Feudi di San Gregorio, Taurasi
This wine is one of southern Italy's trump cards. A dark, powerful and structured red made from colour-rich and flavoursome Aglianico grapes grown in the shadow of Vesuvius. This wine, from one of the most respected producers in the region, is not a big bruiser, rather it is a joyful densely packed red with a soft supple palate, lush tannins and barrel loads of black fruit, red berry puree, cherries and integrated vanilla and nutmeg spices.
Aged for 18 months in French oak barrels, this is a wine made with serious commitment. The winery have masses of wines in their portfolio, ranging from dry to sparkling to sweet, but their attention to detail in production the region's classic appellations is unswerving. There is of course an imperative to retain and sustain the image and quality of classical perception in the market and they do release different cuvées of Taurasi, as they do for white appellations such as Greco di Tufo and Fiano d'Avellino. But there is something about Taurasi that really captures the imagination. This dark, gnarled red that seems to be almost subterranean in spirit, from beneath the volcanic soils, is grown in vineyards around the eponymous village that is inhabited by only about 600 people.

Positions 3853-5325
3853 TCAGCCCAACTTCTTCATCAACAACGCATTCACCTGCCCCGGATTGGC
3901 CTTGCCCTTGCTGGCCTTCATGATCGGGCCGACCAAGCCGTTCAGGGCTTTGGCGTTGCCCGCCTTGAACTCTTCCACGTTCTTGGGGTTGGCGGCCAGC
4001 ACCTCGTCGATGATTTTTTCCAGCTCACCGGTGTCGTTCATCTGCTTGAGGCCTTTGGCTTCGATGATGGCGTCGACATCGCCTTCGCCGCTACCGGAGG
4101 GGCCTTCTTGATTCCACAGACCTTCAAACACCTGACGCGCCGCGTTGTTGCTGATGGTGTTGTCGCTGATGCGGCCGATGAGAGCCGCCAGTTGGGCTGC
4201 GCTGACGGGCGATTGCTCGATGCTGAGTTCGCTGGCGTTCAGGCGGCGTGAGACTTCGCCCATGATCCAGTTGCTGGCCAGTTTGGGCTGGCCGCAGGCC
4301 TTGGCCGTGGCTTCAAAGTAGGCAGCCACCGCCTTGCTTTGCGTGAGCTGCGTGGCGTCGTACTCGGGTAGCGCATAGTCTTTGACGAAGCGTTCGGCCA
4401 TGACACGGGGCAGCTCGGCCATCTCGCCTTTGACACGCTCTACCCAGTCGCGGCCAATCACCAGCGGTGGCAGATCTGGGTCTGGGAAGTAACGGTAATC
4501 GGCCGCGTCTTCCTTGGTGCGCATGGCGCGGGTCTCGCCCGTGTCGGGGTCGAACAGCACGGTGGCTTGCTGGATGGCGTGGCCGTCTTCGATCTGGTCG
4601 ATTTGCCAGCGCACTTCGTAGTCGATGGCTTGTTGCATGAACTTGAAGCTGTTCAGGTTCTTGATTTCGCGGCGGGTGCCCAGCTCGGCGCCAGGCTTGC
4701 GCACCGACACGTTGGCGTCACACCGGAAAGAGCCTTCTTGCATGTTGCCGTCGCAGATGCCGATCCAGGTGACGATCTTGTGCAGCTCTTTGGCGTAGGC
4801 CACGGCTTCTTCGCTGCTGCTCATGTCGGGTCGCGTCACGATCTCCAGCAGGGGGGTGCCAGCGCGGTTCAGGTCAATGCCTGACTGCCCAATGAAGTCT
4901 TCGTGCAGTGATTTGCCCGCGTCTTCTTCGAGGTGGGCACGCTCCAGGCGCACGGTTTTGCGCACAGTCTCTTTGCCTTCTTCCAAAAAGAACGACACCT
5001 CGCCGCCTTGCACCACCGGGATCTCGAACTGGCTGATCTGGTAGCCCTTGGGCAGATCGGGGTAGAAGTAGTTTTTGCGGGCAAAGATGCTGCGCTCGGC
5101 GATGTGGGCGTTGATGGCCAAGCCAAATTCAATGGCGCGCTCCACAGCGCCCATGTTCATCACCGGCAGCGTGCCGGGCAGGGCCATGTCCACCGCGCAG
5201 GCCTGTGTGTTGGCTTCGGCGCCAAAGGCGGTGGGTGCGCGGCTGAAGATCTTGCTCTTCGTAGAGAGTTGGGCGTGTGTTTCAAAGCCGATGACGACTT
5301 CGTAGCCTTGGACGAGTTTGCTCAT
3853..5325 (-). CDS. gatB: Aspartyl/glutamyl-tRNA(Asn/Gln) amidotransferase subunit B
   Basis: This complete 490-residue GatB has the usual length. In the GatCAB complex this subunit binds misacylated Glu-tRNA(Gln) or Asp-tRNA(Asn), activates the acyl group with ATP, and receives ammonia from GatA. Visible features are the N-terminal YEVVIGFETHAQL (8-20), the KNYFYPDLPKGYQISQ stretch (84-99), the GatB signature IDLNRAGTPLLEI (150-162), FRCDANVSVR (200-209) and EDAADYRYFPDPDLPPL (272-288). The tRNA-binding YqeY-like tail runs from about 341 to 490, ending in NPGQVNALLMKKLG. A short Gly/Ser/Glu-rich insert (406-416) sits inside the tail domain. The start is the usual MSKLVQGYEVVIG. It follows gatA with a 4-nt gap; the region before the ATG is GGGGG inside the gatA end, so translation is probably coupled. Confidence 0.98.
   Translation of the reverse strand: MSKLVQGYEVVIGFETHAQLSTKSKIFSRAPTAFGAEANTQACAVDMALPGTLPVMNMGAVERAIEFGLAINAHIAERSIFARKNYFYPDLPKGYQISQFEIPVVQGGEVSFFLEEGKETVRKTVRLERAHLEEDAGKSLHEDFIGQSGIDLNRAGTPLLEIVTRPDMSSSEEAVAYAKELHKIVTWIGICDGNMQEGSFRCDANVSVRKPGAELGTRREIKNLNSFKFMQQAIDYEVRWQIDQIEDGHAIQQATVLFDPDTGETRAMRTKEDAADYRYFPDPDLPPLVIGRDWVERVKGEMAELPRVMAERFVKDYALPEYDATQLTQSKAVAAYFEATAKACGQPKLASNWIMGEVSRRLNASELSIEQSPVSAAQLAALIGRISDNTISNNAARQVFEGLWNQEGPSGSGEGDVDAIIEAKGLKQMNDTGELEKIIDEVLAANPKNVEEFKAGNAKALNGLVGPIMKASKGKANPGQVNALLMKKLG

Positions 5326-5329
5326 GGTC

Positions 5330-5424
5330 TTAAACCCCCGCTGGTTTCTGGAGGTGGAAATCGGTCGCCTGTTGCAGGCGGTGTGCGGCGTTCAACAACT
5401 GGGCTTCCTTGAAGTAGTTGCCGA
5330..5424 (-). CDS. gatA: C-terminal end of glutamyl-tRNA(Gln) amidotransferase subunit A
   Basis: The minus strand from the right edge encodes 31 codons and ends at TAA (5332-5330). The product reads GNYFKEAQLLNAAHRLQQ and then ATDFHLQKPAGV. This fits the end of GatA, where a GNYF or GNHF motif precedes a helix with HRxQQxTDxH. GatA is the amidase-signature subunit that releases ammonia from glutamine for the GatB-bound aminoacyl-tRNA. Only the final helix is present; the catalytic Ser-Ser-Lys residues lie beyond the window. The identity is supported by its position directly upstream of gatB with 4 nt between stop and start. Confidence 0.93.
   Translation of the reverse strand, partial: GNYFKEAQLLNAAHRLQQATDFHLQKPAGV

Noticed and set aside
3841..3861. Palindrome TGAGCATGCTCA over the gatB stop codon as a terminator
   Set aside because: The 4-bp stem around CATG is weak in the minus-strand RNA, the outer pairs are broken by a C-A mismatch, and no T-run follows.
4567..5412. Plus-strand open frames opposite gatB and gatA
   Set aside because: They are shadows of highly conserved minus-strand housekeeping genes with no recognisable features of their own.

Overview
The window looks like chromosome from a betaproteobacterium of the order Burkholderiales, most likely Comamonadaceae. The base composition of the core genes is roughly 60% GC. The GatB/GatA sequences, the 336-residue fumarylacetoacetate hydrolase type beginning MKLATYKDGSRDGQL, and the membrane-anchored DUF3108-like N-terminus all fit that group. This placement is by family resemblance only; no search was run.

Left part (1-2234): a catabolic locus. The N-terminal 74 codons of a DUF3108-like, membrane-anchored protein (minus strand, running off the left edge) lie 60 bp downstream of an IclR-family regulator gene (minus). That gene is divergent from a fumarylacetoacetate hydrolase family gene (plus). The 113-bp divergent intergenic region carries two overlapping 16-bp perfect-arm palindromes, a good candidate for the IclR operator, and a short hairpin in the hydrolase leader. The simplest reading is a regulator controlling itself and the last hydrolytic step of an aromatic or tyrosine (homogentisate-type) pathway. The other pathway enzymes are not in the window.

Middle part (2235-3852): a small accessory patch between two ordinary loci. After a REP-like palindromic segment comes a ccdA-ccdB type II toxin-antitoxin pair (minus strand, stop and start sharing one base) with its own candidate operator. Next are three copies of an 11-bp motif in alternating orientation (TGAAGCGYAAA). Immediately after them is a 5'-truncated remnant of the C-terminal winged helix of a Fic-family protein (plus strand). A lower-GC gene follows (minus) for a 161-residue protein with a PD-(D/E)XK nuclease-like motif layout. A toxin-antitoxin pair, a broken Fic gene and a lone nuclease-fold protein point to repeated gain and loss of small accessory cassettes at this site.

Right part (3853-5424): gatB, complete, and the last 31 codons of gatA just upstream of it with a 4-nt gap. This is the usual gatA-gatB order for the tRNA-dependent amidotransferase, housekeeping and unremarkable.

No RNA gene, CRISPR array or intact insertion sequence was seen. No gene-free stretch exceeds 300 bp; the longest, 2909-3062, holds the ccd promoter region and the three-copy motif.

This Taurasi is made from grapes grown in the furthest southeastern district of the appellation almost at the boarder with Basilicata and Puglia. This brings the vines under yet another renowned viney volcano, that of the Monte Vulture. Feudi di San Gregorio aren't unaware of the mosaic like nature of vineyard allocation, instead, they celebrate it, claiming that though they are based in Campania, they are more accurately identified as being from Irpinia. This is interesting because it is of historical importance, with references from Pliny, and the reputation for many different and varied micro-climates. Parts of Taurasi are in Irpinia and they are the more mountainous vineyards with higher rainfall, short, cold winters and long, warm summers giving wines that are fresher and with a more digestible balance, which, after all, is just what we like.